The Digital Region scheme was ahead of its time when it started, but was slow to deliver and thus resulted in massive overspending and lack of take-up meant the inevitable closure last summer. The Yorkshire Post has followed ever step and indicates that the councils involved are still looking to recover some money by selling the network.
For those who live or work in South Yorkshire and are outside the commercial footprint for Virgin Media and FTTC services from Openreach there is a glimmer of good news, in that the DCMS appears to have earmarked £5m to help fund broadband improvements in the area to take superfast coverage from current commercial levels to around 90% of premises. Of course this £5m on its own would not be enough and would be only made available if Rotherham, Doncaster and Barnsley councils also contribute some funding and the usual procurement process is undertaken. This means that even if the money was handed over today, it would be unlikely that any project would start until the middle of 2015.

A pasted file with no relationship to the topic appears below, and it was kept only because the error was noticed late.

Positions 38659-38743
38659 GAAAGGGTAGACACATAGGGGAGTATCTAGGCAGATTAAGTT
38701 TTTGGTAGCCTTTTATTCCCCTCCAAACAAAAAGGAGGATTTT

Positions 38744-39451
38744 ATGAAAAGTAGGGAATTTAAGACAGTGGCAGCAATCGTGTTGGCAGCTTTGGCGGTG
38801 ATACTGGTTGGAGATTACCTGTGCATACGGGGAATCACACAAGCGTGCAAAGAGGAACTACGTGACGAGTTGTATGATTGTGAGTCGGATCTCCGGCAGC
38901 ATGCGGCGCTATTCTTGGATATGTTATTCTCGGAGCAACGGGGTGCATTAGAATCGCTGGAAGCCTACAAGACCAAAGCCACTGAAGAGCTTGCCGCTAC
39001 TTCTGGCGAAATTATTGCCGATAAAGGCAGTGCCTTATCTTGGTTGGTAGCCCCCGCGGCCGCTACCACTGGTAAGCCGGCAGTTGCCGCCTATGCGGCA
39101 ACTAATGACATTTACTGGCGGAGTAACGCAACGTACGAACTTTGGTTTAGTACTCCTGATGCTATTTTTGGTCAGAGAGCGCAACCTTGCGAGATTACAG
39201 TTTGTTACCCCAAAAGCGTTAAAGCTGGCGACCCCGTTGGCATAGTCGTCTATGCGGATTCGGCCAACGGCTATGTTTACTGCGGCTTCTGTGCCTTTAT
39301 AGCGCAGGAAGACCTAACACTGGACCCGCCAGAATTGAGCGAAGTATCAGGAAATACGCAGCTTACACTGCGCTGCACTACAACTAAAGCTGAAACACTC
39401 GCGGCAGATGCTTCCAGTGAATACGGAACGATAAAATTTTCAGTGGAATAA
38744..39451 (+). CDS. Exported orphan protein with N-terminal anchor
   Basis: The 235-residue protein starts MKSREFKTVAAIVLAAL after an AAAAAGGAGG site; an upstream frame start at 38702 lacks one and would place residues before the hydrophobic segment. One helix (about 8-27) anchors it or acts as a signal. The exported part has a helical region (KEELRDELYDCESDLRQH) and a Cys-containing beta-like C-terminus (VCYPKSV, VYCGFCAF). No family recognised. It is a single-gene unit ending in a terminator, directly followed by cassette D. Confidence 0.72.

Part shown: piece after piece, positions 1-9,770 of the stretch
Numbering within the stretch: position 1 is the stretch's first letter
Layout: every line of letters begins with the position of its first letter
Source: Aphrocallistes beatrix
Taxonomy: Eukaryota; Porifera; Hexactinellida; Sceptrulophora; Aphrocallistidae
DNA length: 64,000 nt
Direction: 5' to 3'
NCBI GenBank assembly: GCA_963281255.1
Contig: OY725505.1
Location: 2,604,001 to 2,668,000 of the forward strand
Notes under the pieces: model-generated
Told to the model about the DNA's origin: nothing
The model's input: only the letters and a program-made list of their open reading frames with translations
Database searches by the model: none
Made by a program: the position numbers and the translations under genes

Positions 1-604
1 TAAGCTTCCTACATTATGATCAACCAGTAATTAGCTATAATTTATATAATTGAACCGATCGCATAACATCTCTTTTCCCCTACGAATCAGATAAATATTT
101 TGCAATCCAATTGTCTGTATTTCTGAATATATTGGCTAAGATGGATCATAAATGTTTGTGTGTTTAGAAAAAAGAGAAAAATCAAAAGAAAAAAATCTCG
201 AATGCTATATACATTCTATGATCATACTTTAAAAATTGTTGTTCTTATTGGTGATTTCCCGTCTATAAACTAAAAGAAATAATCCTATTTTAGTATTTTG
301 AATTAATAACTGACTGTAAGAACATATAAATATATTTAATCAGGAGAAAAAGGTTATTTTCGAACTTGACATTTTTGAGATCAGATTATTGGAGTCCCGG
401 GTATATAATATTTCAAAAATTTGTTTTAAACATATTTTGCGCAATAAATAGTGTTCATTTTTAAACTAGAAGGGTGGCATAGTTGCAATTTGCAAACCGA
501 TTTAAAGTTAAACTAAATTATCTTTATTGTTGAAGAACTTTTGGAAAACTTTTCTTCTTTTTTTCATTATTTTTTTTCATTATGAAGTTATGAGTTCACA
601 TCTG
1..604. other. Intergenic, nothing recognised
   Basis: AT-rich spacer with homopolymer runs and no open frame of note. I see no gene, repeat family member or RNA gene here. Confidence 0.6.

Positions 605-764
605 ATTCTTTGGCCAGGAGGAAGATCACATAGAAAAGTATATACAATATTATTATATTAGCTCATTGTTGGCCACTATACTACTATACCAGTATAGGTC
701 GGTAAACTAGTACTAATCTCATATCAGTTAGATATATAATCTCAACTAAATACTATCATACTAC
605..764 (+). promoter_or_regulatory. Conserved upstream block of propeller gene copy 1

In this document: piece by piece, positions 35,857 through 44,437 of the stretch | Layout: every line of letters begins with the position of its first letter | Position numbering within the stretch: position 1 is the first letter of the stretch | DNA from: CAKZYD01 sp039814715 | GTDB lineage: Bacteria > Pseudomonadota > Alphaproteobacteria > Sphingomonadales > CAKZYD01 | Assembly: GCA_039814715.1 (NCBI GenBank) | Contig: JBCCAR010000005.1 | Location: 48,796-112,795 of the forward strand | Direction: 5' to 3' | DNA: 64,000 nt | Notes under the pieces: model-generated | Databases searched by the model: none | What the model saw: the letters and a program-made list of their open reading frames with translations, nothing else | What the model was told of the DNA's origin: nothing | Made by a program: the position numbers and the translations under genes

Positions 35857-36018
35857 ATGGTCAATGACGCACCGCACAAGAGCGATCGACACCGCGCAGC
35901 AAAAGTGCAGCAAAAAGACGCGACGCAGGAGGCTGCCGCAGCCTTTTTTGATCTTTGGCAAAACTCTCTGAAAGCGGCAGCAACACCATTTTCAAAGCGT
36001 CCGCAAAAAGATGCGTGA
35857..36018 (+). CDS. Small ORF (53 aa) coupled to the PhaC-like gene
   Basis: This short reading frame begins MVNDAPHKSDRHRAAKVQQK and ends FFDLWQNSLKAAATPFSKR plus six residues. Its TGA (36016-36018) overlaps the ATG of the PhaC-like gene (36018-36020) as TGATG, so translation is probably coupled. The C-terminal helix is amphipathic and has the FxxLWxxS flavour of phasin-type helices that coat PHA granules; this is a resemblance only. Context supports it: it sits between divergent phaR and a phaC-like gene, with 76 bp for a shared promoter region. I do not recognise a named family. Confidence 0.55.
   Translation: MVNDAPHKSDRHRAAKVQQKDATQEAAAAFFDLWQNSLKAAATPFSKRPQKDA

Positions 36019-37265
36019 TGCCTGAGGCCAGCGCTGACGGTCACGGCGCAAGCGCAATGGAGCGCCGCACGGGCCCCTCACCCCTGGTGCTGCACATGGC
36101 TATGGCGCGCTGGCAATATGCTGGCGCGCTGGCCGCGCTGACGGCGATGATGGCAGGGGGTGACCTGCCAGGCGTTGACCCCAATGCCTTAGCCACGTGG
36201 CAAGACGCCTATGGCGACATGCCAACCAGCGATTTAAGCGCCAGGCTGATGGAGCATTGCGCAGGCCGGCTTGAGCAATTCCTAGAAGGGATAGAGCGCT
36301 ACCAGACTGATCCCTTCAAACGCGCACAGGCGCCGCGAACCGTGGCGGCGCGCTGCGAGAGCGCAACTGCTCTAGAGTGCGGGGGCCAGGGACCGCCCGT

Our gut feeling is that the councils may still believe the old network has some value beyond the scrap value of the cabinets and hardware and hold out for a buyer. The polypipe fibre ducting and powered cabinet stands might be of some value to BT for a BDUK project roll-out, but as most of the cabinets are duplicated by their own cabinets the value will be pretty miniscule compared to the estimated £100m to £155m the Digital Region has cost.
The problem for South Yorkshire may well be that by the time it is clear that a much wider availability of superfast broadband has financial benefits for the area that playing catch-up will not bring the benefits, since businesses will have moved to the other parts of Yorkshire with better connectivity.